Biden faces the first big test of his bipartisan pitch

WASHINGTON — Joe Biden’s presidency is just 13 days old, but he’s already facing his biggest legislative decision yet.

Do Democrats go alone to pass the White House’s $1.9 trillion Covid-19 relief bill?

Or — to achieve a bipartisan deal with 10 GOP senators — does he set his eyes on a smaller-sized package?

That’s the backdrop for Biden’s White House meeting today at 5:00 p.m. ET with these 10 GOP senators: Susan Collins, R-Maine, Lisa Murkowski, R-Alaska, Bill Cassidy, R-La., Rob Portman, R-Ohio, Shelley Moore Capito, R-W.V, Todd Young, R-Ind., Jerry Moran, R-Kan., Mike Rounds, R-S.D., Thom Tillis, R-N.C. and Mitt Romney, R-Utah.

As we wrote last week, it sure seems like Biden and Democrats are leaning toward going alone and passing the $1.9 trillion package via reconciliation (which requires just 51 votes).

One lesson Democrats learned from the Obama years is that policy trumps process.

“Regular people don’t care whether we pass something with 51 or 60 votes,” Sen. Brian Schatz, D-Hawaii, tweeted.

And what has to concern Democrats who are even tempted to jump on this GOP offer is that there are only 10 Republican senators — and none from GOP leadership — who are part of this bipartisan overture.

It means that any one of these 10 GOP senators could deny Biden and the Democrats the 60th vote needed to overcome a filibuster. And it also means that even if all 10 support it, a majority of the Republican Party will still be in opposition.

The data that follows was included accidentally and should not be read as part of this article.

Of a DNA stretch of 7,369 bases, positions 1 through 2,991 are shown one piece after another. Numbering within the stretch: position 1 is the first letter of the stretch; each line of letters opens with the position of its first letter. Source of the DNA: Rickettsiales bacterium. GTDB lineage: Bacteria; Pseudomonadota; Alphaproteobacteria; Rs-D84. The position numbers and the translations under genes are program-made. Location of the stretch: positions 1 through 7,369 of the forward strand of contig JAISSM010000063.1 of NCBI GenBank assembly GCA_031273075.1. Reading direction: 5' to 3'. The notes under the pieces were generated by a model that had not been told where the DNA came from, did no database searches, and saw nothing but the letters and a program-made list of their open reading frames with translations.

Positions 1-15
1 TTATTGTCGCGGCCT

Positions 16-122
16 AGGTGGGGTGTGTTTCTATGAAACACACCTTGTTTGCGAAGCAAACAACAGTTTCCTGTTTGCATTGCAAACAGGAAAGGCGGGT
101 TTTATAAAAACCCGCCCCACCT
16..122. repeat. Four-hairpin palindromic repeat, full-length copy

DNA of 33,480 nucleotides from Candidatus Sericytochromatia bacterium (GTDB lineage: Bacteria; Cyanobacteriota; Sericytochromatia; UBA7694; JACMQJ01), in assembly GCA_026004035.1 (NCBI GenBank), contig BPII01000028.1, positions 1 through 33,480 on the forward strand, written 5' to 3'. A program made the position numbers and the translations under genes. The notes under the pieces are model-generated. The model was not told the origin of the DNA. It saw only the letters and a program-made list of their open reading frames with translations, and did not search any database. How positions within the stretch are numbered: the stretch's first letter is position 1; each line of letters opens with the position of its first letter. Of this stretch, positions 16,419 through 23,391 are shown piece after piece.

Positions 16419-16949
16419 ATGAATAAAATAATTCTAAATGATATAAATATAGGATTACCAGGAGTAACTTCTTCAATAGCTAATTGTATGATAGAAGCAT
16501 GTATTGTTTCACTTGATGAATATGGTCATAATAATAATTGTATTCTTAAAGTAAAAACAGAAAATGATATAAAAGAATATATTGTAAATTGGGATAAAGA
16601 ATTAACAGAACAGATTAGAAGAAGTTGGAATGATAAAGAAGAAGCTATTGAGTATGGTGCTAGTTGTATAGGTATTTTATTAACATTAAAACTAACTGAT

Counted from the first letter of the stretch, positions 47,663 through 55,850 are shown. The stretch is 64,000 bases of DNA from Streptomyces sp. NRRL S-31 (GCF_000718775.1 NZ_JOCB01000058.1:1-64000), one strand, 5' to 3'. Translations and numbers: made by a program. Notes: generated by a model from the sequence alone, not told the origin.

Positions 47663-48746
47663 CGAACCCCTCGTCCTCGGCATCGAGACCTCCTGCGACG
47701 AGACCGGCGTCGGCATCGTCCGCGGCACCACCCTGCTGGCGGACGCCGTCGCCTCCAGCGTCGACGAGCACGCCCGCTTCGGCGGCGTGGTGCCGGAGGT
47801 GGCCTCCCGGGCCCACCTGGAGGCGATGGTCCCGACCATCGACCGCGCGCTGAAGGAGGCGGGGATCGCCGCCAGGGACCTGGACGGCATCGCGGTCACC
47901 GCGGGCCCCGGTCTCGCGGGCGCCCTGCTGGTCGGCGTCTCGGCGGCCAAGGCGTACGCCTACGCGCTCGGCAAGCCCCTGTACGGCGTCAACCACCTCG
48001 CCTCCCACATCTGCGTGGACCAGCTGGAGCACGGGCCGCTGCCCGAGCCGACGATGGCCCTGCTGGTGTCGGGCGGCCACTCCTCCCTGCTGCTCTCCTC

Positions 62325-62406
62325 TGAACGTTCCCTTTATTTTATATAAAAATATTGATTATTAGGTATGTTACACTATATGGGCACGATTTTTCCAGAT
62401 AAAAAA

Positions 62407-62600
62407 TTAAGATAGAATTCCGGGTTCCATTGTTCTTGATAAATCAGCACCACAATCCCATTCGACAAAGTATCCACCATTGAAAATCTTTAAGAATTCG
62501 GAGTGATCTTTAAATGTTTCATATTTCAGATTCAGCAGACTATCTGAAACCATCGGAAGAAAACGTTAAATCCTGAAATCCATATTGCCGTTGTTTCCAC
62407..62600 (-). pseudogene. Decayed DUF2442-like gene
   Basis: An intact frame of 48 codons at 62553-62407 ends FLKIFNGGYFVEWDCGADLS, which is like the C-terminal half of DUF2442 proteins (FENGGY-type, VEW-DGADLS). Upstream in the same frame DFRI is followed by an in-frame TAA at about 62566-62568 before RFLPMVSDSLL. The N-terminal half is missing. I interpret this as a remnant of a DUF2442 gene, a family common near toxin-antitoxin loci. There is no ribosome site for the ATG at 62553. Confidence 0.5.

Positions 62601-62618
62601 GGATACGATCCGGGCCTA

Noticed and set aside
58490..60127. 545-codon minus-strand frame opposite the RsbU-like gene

Now the White House could split the baby — agree with these 10 GOP senators on a scaled-back bill, and then pass the rest via reconciliation.

But White House economic adviser Brian Deese seemed to oppose that on “Meet the Press” yesterday.

“One thing we’ve learned over the past 11 months is a piecemeal approach, where we try to tackle one element of this and wait and see on the rest, is not a recipe for success,” Deese said.

So the question for Biden is pretty straightforward.

Go big and go alone?

Or go smaller but with others?

Trump’s 11-week campaign to overturn the election results

Here are some of the major findings in the New York Times’ exhaustive 9,000-word report on Donald Trump’s 77-day effort to overturn the 2020 election results:

  • Trump’s election lawyers had concluded by Thursday, Nov. 12 that there wasn’t substantial evidence of voter fraud or irregularities to reverse the election outcome in the courts. (News organizations had declared Biden the winner on Saturday, Nov. 7.)
  • “Thursday the 12th was the day Mr. Trump’s flimsy, long-shot legal effort to reverse his loss turned into something else entirely — an extralegal campaign to subvert the election, rooted in a lie so convincing to some of his most devoted followers that it made the deadly Jan. 6 assault on the Capitol almost inevitable,” the Times writes.
  • Trump allies were behind the Texas lawsuit to the U.S. Supreme Court challenging the results in Georgia, Michigan, Pennsylvania and Wisconsin.
  • Trump himself worked to solicit the GOP members of Congress to join the amicus brief in support of the Texas lawsuit.
  • Trump allies, including the group Women for America First (founded by Tea Party organizer Amy Kremer and run by her daughter), organized bus rallies across the country in support of overturning the election results.
  • And the Jan. 6 rally in D.C. on the day of Congress’ Electoral College count had turned into a Trump White House production. “The president discussed the speaking lineup, as well as the music to be played, according to a person with direct knowledge of the conversations.”

Tweet of the day

Data Download: The numbers you need to know today

10: The number of Republican senators who have signed on to a slimmed-down counterproposal to Biden’s $1.9 trillion Covid-19 relief plan